Colder weather and ideal warm up temps?

Kpi890

New Member
Nov 6, 2017
16
1
3
31
7679DF01-08E0-4728-8F13-86A25596DA74.jpeg
The weather is gearing up to get colder around here (Louisville, KY) and I was wondering a few things. I just finished my first build and just wrapped up my second short ride on it, loving this thing so far! My questions are...

1. What is the best procedure for warming these little Chinese two stroke engines up before riding? And how do I know if it’s warm enough to ride or open the throttle wide open?

2. What ambient temperatures do I need to look out for and let the engine warm up more than normal? As in how cold does it need to be outside that I need to pay attention to letting it warm up enough?

3. Is there an inexpensive way to monitor my cylinder head temperature besides buying one of the $40 thermocouple spark plug washers? Would a grill thermometer with a probe rigged the right way display an accurate enough reading on the head?

And I attached a picture of my bike because I’m pretty proud of it, it’s not beauty like many of your all’s on here but I’m learning and loving the hobby so far! Thanks in advance!

Kyle
 

ZipTie

Active Member
Jan 8, 2016
750
48
28
Mpls Mn
As long as it is running. Just take it easy at low throttle till it gets up to temp which takes very little time from 20 degrees on up. Lean conditions caused by cold weather can cause overheating so always baby these engines in cold weather. I've even partially choke the engine and leave it on partial if its really cold out like 0 degrees. The choke has infinite degrees of use to block air. More engines blow a ring when the temps dip. Again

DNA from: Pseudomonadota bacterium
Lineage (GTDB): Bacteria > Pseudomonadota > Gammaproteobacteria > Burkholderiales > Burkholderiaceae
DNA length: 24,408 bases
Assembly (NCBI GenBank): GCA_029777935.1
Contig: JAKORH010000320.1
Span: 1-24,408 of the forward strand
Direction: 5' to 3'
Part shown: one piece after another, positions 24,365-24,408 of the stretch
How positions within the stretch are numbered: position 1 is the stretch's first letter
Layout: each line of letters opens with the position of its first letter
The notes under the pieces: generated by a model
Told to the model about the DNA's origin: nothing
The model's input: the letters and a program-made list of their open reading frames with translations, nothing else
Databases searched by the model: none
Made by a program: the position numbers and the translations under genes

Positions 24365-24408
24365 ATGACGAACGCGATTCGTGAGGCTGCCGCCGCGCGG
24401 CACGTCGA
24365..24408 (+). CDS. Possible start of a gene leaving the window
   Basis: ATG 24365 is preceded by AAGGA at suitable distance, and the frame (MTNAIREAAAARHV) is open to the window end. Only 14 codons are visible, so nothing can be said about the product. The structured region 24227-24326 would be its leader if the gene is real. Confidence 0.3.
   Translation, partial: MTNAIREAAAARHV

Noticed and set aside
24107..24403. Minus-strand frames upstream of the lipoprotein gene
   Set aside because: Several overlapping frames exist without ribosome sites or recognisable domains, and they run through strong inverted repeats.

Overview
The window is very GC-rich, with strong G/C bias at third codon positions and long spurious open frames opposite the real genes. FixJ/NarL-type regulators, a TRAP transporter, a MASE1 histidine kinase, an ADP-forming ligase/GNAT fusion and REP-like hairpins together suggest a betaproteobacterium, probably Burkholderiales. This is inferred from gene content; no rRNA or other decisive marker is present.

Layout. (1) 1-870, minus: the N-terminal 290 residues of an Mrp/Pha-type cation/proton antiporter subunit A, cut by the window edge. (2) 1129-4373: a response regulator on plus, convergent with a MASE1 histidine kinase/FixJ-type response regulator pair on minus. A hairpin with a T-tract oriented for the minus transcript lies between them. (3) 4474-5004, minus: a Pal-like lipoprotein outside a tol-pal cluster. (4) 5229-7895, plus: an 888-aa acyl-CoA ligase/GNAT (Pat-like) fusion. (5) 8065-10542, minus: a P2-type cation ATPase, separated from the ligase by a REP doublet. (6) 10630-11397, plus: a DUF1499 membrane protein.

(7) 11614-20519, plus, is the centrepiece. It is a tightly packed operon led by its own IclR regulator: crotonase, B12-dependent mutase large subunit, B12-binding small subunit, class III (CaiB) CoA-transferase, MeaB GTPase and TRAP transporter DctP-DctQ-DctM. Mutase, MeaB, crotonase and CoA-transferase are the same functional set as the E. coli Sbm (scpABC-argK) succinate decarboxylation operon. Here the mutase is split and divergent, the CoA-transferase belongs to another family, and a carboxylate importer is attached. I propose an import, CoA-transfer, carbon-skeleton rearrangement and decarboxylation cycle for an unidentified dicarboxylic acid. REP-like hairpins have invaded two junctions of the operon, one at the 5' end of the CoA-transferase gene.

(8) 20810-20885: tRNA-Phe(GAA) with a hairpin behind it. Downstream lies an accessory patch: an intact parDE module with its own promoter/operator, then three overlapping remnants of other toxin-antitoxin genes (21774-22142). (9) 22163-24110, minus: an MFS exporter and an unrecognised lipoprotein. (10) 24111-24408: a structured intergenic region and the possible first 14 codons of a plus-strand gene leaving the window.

Just baby your engine without bogging it when it's cold and you will be fine. Go slow enjoy the ride stay safe as cold weather lo brings stiff tires, wet leaves, slippery roads too.
 

Kpi890

New Member
Nov 6, 2017
16
1
3
31
As long as it is running. Just take it easy at low throttle till it gets up to temp which takes very little time from 20 degrees on up. Lean conditions caused by cold weather can cause overheating so always baby these engines in cold weather. I've even partially choke the engine and leave it on partial if its really cold out like 0 degrees. The choke has infinite degrees of use to block air. More engines blow a ring when the temps dip. Again
Just baby your engine without bogging it when it's cold and you will be fine. Go slow enjoy the ride stay safe as cold weather lo brings stiff tires, wet leaves, slippery roads too.
Awesome thank you for the response! I really appreciate the kind comments as well I am pretty proud of it I know it’s nothing special but it’s my first one and I’m proud of her! And also... when you push down the clutch hold button (to disengage the clutch and keep it off) my bike will still run. And when I say run I mean I can push the silver button on the clutch to hold it off, put my kickstand down, get off my bike and it’s fine... however if I lift my back tire up the wheel will start slowly spinning. Does this mean I am wearing my clutch down while it’s idling on the kick stand?
 

ZipTie

Active Member
Jan 8, 2016
750
48
28
Mpls Mn
The wheel spinning slowly while you do the tire lift is totally normal and caused by the light spring pressure on the pads. Your clutch pads will eventually wear out 1000 miles-2000 miles and are easy, cheap*( 5 bucks) and can be done fast. As will your clutch rod (the smooth rod that slides in and out in front of the one big ball bearing)

I always have a clutch pads and a spare rod and bearing around and they mushroom on some bikes after long use. I believe from vibration. Keep this rod greased well where it meets the outer clutch arm as it helps prevent wear. Here is a link showing what I mean.

I've even made my own clutch rods out of hardened bolt shafts on trouble bikes. Some engines never seem to wear out anything/LOL
depends what day they were made on.

Everything on these bikes is just common sense and they are so simple that you can always do your own repairs and learn at the same time. It why its a great hobby, as there is always something on a bike to tinker on to keep it running smooth, safe and trouble free. Bike berry has them

If you add a engine side spring tensioner and makes pedaling
easier and chain so silent. look on ebay. prices from 20-49 bucks